Like Franzen himself at times, in the public arena if not on the page, Russ is so intolerable and so uncool, such an ungainly apparition from an earlier era, that you sense him on the verge of redemption, of coming out the other side. Franzen’s cultural situation these past two decades sometimes reminds me of Orson Welles’s comment to Kenneth Tynan: “My trouble is that I exude affluence. I look successful. Whenever the critics see me, they say to themselves: It’s time he was knocked — he’s had it too good for too long. But I haven’t.”

The Hildebrandt kids are all right, or so they seem at first. But Clem, who’s gone off to college, is returning with news (he’s volunteered to fight in Vietnam) that will gravely wound his pacifist father. Becky is a strait-laced high school social sovereign — everything she does is front-page drive-in news — who discovers the counterculture degradations of sex and drugs and rock ’n’ roll, albeit not in that order. Her younger brother Perry is a high-I.Q. misfit and drug dealer. He’s like a bowling ball spinning, at velocity, toward some unknown target.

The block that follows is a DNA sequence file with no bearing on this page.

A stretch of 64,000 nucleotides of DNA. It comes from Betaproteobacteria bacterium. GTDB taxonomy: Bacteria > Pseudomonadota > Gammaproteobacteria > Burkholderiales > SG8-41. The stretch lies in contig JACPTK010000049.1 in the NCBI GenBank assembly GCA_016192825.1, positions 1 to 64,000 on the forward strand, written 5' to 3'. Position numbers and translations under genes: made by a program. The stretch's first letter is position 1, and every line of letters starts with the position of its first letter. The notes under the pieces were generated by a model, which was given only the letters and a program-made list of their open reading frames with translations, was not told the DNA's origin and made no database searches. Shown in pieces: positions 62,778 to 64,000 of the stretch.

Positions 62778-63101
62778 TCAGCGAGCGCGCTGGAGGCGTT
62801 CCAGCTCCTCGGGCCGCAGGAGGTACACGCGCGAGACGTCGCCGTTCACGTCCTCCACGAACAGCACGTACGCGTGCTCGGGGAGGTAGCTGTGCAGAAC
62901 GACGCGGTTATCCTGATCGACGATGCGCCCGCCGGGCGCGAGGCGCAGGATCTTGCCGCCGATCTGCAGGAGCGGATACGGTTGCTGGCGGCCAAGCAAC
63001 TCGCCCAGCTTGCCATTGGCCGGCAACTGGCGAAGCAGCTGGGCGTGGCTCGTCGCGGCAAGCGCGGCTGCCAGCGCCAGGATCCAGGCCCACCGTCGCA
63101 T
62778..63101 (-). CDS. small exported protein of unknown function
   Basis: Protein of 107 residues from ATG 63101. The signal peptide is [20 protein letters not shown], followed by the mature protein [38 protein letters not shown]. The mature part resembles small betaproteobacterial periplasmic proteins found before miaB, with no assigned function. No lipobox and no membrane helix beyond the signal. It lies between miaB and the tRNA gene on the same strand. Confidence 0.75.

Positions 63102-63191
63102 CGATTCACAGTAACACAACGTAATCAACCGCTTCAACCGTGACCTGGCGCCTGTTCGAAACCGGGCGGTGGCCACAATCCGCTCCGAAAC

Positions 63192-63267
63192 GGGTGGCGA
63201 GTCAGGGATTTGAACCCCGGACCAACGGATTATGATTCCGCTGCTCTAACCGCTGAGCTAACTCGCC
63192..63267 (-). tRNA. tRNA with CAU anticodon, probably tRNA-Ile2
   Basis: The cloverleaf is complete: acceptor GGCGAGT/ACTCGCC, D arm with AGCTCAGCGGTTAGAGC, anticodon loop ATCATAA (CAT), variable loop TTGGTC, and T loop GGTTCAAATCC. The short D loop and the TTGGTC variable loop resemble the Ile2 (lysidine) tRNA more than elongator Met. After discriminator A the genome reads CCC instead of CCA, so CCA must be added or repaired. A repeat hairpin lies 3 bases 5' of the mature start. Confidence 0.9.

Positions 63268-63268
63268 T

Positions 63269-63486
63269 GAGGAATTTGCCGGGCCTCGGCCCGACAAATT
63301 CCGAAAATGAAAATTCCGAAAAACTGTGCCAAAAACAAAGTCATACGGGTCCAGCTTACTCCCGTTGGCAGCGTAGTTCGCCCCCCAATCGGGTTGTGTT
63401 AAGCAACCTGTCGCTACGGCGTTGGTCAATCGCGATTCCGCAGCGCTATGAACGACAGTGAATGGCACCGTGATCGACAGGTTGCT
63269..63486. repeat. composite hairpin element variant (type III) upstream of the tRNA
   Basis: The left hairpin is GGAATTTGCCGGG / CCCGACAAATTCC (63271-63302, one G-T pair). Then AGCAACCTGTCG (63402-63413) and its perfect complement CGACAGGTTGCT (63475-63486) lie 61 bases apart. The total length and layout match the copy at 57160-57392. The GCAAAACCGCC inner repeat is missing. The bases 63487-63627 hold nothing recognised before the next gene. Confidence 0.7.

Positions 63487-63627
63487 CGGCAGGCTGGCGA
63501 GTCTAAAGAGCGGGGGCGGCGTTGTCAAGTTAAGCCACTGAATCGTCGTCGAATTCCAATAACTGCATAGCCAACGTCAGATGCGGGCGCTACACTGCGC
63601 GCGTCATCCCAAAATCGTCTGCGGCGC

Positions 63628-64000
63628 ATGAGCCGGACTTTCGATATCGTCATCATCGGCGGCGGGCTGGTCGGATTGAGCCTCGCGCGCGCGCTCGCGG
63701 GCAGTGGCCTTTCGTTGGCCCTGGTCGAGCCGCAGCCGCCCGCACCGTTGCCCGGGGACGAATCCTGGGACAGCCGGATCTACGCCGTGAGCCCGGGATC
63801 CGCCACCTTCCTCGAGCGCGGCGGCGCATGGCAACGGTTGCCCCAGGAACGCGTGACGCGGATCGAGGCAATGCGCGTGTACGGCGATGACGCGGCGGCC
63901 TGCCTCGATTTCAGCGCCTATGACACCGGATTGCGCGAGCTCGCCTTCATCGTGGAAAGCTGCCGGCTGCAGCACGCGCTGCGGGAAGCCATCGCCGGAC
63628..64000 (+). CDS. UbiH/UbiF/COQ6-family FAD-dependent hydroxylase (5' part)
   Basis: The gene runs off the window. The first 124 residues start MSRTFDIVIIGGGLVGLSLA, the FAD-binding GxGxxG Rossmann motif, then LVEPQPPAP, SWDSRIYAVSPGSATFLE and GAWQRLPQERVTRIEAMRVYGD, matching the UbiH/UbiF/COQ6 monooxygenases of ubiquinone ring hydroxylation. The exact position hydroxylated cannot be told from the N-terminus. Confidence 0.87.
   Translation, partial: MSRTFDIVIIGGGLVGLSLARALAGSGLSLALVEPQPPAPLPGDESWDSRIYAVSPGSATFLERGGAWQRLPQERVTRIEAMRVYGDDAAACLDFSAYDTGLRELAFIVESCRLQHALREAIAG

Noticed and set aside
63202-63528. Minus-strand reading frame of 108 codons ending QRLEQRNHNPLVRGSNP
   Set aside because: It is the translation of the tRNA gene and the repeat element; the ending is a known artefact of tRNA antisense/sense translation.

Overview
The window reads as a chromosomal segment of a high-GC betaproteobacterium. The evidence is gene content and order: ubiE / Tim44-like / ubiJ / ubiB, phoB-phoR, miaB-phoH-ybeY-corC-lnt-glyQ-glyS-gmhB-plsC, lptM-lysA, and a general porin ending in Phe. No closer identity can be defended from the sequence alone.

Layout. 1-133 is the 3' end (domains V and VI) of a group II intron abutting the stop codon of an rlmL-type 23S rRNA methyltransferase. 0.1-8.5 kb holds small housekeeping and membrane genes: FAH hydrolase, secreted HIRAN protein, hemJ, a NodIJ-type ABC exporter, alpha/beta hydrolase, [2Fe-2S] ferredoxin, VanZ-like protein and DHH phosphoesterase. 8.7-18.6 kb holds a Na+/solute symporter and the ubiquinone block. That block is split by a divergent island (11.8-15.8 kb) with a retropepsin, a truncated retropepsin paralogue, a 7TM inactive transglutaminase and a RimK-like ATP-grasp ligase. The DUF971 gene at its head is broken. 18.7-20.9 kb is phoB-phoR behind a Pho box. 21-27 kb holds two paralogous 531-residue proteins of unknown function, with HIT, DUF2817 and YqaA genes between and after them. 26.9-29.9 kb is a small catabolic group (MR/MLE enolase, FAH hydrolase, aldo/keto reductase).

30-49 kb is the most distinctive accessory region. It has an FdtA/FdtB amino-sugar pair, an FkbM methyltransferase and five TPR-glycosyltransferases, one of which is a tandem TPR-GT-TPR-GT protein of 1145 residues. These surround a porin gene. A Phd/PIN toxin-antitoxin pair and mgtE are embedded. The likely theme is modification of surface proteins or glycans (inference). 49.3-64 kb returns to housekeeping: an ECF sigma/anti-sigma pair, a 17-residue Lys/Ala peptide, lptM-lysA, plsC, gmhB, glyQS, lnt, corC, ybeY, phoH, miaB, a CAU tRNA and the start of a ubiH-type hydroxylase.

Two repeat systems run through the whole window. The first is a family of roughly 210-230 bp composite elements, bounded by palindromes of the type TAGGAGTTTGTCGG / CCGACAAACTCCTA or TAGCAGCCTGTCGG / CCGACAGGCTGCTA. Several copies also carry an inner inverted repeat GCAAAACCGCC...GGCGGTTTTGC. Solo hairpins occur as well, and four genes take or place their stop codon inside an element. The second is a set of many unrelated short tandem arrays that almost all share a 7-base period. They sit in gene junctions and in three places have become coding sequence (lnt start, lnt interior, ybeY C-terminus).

Franzen threads these stories, and their tributaries, so adeptly and so calmly that at moments he can seem to be on high-altitude, nearly Updikean autopilot. The character who cracks this novel fully open — she’s one of the glorious characters in recent American fiction — is Marion, Russ’s wife.

When we first meet her, she’s a frump, virtually a nonentity, an overweight pastor’s spouse, invisible except as a “warm cloud of momminess.” Russ, who puts people in mind of Atticus Finch and a young Charlton Heston, is embarrassed by Marion and “her sorry hair, her unavailing makeup, her seemingly self-spiting choice of dress.”

Marion is another of Franzen’s awkward, mortified women, like Enid Lambert and Patty Berglund, who come full circle. Franzen methodically begins to peel back the layers of Marion’s life, layers that are largely unknown to her husband and family: her months in a mental hospital when in her 20s, her doomed affair with a married car dealer out West, an abortion available only at the mercy of a man who rapes her repeatedly over many days.

Marion, in mid-novel, wakes up. “She was a mother of four,” she realizes, “with a 20-year-old’s heart.” She’s not a good person, she tells herself. She lies; she steals jewelry. Later in the novel she punctures whatever is left of Russ’s vanity. Sometimes, only the devil’s logic seems to apply to her. She can resemble a character out of Muriel Spark’s fiction, a thwarted girl of slender means who becomes an unlikely heroine.

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